The Government has received a proposal from a British technology company about an app to solve the dilemma of getting spectators back into stadiums.

VST Enterprises have developed a health passport which they claim provides an ‘end-to-end secure and safe solution to get fans back into stadiums at full capacity’ by testing all ticket holders for Covid-19 the day before an event.

The app has received support from bosses at the Premier League, Premiership Rugby and Formula 1 but cannot be implemented without approval from the Government, who they pitched to last week.

Fans were not allowed in to watch the opening fixtures of the Premier League season

Fans were not allowed in to watch the opening fixtures of the Premier League season

Fans were not allowed in to watch the opening fixtures of the Premier League season

Under the VST Enterprises’ V Health Passport proposal:

-Fans pay £15 to take a rapid 10-minute finger prick test the day before a match, either at a testing station set up by the event host or at one of the 1,000 clinics registered to the app.

-A health care administrator uploads the test results on to the user’s app.

-On matchday, the app is scanned by security outside the stadium to check the user’s test status and only those who have tested negative are allowed to enter.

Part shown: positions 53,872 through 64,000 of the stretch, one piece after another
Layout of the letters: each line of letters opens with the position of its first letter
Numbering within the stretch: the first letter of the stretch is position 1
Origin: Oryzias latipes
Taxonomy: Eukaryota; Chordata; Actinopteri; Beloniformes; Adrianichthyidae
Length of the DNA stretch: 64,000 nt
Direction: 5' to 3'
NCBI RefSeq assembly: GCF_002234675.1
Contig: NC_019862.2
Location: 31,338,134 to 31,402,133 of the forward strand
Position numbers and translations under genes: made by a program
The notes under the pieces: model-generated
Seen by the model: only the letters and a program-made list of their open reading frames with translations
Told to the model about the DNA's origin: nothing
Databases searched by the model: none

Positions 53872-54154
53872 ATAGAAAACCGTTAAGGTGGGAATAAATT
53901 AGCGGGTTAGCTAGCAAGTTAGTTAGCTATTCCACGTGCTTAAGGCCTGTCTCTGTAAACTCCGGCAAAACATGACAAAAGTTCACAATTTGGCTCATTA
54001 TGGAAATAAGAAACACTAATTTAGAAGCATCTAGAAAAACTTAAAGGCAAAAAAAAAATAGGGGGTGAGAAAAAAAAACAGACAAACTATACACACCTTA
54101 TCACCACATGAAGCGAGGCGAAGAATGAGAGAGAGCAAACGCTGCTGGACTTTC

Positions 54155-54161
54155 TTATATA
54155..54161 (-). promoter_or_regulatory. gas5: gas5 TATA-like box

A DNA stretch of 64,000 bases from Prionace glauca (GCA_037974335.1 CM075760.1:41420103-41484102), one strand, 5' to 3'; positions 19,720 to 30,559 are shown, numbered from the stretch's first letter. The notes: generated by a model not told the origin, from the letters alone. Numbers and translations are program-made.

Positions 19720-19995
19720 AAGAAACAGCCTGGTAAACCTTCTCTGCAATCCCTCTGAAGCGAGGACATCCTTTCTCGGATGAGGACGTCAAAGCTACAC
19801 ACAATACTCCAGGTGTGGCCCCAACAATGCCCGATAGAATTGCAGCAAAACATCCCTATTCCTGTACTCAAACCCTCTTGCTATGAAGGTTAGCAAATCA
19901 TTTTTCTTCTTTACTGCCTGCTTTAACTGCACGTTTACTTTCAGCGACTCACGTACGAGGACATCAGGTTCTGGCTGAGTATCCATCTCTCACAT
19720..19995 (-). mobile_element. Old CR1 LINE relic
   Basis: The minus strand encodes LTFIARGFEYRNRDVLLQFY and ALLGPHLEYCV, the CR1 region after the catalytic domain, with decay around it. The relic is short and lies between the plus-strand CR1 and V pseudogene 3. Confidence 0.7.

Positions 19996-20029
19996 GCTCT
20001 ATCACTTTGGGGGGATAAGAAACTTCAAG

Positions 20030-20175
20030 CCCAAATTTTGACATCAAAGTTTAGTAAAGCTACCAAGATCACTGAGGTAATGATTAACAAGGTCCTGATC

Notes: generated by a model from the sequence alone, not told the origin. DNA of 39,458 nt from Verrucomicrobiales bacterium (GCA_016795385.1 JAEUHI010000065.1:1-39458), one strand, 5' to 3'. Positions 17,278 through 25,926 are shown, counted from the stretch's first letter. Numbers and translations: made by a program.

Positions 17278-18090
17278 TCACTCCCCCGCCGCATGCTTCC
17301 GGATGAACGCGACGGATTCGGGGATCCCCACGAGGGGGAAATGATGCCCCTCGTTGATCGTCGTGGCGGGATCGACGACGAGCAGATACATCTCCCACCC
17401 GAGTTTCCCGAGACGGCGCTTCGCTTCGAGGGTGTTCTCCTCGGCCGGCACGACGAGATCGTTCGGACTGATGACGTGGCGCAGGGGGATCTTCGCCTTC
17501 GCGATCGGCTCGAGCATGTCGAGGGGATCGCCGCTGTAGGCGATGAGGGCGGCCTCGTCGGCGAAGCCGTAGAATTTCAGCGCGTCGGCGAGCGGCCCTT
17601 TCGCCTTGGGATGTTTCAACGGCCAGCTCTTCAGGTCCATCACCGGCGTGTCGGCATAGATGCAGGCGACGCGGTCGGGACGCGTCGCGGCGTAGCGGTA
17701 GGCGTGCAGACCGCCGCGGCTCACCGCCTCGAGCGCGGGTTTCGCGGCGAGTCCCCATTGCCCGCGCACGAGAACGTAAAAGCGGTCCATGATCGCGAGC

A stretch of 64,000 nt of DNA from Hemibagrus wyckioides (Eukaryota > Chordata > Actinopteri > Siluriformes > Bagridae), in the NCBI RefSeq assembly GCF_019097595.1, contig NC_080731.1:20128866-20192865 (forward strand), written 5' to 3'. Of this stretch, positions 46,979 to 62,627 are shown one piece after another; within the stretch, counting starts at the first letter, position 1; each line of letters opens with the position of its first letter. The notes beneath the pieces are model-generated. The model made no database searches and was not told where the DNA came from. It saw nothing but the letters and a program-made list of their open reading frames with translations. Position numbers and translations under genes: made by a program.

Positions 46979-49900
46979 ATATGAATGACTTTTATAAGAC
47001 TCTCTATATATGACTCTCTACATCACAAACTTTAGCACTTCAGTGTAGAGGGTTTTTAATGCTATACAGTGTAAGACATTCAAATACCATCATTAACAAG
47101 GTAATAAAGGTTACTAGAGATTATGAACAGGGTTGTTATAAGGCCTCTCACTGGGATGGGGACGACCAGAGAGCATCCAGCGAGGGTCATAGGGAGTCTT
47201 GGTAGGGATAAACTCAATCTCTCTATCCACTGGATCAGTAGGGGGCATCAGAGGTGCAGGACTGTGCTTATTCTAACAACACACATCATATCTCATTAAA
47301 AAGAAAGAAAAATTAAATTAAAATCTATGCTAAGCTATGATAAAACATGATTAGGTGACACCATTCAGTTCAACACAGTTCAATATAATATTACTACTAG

-If any user tests positive, anyone who scanned into a venue on the same day that fan attended will be notified for track and trace purposes.

VST Enterprises started work on their health passport when sport first shut down because of Covid-19 in March and they immediately approached key stakeholders, as reported by Sportsmail at the time.

Premier League chief executive Richard Masters is backing the VST Enterprises proposal

Premier League chief executive Richard Masters is backing the VST Enterprises proposal

Premier League chief executive Richard Masters is backing the VST Enterprises proposal

They have since partnered with pharmaceutical company BioSure to provide the rapid-testing kits, which they say give 98 per accuracy.

The venture has been backed by former Labour sports minister Richard Caborn, as well as ex-England rugby captain Mike Tindall and his royal wife Zara, the former equestrian world champion.

Plans to test the technology by inviting fans to training sessions of Premier League clubs at the end of last season were shelved, but another pilot is scheduled at an indoor event in Liverpool next month.

The need for a new solution to get fans back became even more apparent last week when Prime Minister Boris Johnson announced that plans for grounds to be up to a third full from October 1 were being reviewed.

The Scottish Premiership trialled having 300 fans back in the ground at two matches

The Scottish Premiership trialled having 300 fans back in the ground at two matches

The Scottish Premiership trialled having 300 fans back in the ground at two matches 

Following that news, the Premier League wrote to the Government to ‘express its concern at the decisions taken to restrict, and potentially delay, the planned programme for the return of fans to football stadiums’.

Premier League chief executive Richard Masters was approached by VST Enterprises earlier in the summer and admitted in July that he is open to looking at an app to get crowds into stadiums again.

He said: ‘We are willing to see how we can support the development of “clinical passports” – an app-based system that looks at all symptoms and other Covid-19 contributing factors – as well as other measures.’

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